When Northeastern’s Rob Platt worked as a robotics engineer at NASA’s Johnson Space Center once upon a time, he served as the autonomy and controls lead for the Robonaut 2, a humanoid robot that is now deployed on the International Space Station. The goal, Platt said, was to design a robot that could help humans work in and explore space—in particular, perform repairs and other jobs deemed too dangerous for astronauts.
To explain his work, Platt used an analogy from a galaxy far, far away.
“In Star Wars, R2-D2 is strapped to the back of Luke Skywalker’s X-Wing fighter, and his job is to fix things when the spacecraft gets shot,” said Platt, assistant professor in the College of Computer and Information Science. “It’s kind of the same way with Robonaut, to make those types of repairs. That’s the way I used to explain Robonaut’s role in space. If something breaks on the outside of ISS, Robonaut could potentially go out and fix it.”
Platt is referring to the iconic, resourceful astromech droid from the Star Wars universe. With the latest Star Wars film, The Last Jedi, opening in theaters this week, we asked two Northeastern faculty members with expertise in robotics—Platt and Taskin Padir—to view their work through that galaxy’s lens.
‘Hollywood is usually 50 to 100 years ahead of the reality’
Padir, associate professor of electrical and computer engineering, is leading a team of Northeastern researchers that is performing advanced research on another humanoid robot prototype, this one called Valkyrie, for NASA. He’s a casual fan of Star Wars, and enjoys watching the films. When it comes to Star Wars, like most sci-fi, “Hollywood is usually 50 to 100 years ahead of the reality,” he said.
That goes for R2-D2 and his longtime space buddy, C-3P0—a droid that is more human-like than his smaller counterpart. In the films, “Artoo” is equipped with gadgets such as a holoprojector, data probe, utility arm, and fire extinguisher, to name a few. He can also perform under pressure—having fixed the Millennium Falcon’s hyperdrive in seconds, as the dreaded Empire closed in.
“R2-D2 is a doer, and I think in our research we always want to make things work with robots,” Padir said. C-3P0, for its part, is fluent in millions of forms of communication. Padir noted that this fall, Google unveiled headphones with technology to translate some 40 languages in real time.
“Certain traits,” Padir said of the Star Wars droids, “are definitely within reach.”
The future of robotics
Platt, for his part, is “down with Star Wars,” having seen the films including last year’s Rogue One. His lab focuses on robotic manipulation—this is, building robots that can use their limbs to perform various tasks in real-world environments, particularly in the home. His goal is to build key enabling technologies for a real-life Rosie the robot, like in The Jetsons.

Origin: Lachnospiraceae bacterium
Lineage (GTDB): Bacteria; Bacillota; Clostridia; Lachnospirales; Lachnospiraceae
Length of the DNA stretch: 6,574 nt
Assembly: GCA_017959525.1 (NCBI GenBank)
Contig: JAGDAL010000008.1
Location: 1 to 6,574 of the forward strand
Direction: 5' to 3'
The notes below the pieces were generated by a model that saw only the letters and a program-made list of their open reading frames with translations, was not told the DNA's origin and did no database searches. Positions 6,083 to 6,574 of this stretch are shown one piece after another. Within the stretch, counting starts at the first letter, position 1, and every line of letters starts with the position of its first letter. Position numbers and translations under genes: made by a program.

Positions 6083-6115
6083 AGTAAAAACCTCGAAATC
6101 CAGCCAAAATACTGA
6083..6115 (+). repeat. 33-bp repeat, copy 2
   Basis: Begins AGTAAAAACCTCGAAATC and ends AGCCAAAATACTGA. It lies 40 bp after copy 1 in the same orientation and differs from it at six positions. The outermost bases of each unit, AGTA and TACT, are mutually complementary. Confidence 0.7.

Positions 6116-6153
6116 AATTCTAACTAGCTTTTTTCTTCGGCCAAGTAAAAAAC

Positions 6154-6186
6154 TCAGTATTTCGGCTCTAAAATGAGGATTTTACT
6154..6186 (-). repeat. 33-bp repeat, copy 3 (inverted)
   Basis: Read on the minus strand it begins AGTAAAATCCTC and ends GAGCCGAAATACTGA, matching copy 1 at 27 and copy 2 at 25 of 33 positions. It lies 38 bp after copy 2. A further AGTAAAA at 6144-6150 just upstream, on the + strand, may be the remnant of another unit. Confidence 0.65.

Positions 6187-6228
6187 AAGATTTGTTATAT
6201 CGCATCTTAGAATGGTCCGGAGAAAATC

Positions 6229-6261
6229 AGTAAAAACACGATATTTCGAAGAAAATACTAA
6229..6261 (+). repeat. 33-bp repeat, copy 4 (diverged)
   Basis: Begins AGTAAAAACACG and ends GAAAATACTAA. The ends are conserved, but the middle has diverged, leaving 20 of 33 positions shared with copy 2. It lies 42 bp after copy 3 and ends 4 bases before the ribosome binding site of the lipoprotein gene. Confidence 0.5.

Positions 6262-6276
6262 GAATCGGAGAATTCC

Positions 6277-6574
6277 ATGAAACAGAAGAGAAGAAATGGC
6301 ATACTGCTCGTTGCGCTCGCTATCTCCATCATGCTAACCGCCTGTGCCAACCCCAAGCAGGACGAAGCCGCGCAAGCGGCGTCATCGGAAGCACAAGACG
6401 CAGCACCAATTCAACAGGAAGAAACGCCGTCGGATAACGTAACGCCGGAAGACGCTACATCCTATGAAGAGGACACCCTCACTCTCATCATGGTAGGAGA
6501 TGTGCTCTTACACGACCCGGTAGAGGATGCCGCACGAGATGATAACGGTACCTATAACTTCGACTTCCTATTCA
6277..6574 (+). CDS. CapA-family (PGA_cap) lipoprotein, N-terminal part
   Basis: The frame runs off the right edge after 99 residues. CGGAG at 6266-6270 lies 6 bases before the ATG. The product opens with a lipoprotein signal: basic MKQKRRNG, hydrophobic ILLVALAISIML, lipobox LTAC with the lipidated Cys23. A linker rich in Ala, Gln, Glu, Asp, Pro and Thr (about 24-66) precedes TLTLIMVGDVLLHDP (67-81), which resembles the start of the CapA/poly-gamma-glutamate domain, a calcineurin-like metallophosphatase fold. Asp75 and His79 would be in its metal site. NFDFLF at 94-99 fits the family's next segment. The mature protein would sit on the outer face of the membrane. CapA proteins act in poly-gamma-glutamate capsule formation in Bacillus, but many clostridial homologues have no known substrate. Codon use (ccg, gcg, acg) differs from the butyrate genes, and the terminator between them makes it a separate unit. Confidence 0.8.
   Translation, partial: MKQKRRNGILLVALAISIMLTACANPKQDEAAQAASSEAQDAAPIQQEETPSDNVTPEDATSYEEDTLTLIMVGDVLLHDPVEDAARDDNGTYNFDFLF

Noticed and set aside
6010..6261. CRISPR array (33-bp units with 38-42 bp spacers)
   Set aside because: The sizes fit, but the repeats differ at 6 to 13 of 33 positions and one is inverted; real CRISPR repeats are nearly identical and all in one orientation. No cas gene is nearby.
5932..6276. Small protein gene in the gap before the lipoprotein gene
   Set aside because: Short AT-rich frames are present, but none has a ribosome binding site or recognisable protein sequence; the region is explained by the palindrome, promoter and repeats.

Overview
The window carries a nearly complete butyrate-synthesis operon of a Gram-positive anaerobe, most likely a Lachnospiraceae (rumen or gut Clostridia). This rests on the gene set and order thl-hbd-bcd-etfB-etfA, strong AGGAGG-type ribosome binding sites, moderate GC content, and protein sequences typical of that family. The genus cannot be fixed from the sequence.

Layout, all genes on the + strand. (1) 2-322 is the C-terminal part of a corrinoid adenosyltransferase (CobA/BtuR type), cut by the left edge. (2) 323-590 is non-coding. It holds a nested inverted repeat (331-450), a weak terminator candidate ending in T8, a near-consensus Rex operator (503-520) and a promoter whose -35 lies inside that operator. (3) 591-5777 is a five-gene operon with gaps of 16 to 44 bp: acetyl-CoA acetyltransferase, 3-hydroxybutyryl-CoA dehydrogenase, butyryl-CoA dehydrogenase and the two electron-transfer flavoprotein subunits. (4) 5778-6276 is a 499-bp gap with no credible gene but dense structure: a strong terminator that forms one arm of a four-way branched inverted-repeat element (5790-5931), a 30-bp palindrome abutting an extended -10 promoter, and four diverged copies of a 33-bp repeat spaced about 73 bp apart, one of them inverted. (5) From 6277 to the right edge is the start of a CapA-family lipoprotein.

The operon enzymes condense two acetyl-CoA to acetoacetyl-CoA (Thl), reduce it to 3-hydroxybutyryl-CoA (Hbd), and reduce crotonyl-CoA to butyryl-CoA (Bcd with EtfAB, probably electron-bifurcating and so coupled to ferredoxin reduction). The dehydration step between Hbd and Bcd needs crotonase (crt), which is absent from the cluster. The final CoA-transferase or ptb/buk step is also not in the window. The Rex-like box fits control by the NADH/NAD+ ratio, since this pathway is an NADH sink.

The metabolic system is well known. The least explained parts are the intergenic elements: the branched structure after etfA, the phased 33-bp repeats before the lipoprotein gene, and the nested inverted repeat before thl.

“It’s interesting to think about what the future of robotics might look like,” Platt said. He noted that big challenges remain in developing robots that can handle “unstructured environments”—notably the need to improve their perception and sensing capabilities.
Platt also thinks about the future of robots from a different perspective. He said the droid characters in Star Wars “look and act a lot like people”—particularly some of the robotic characters that have appeared in the newer Star Wars films. K-2S0, a reprogrammed security droid in Rouge One, provides comic relief, while the cute rolling droid BB-8 from The Force Awakens “was designed to cause humans to emotionally connect with it,” he said.
But if and when we get to the point of having a functional C3P0-like droid in our homes—doing the laundry, the dishes, or other such tasks—we won’t think of them as “intelligent,” like we might consider the Star Wars droids to be. Rather, he believes we’ll consider them more as appliances, like an Amazon Echo.
“Our robots will be able to do many of the same things C-3P0 and R2-D2 can do, but we won’t think of them as ‘intelligent’ because they won’t be able to solve problems creatively the way humans can,” Platt said.
Like Platt, Padir also found inspiration from Star Wars in his own work. He and his colleagues Deniz Erdogmus and Gunar Schirner in 2015 wrote a proposal for a grant—which they ultimately received—from the National Science Foundation for a project to develop brain-controlled prosthetic hands. In that proposal, they included an example from The Empire Strikes Back. After the Rebellion hero Luke Skywalker loses his right hand in a lightsaber duel with Darth Vader, he is fitted with a robotic hand. This seamless integration between the human body and robotics, Padir said, is what today’s researchers should aspire to develop.
“I commend Hollywood directors, producers, and screenwriters,” Padir said. “Deep down, they inspire our research and they push us harder to get things done in our labs.”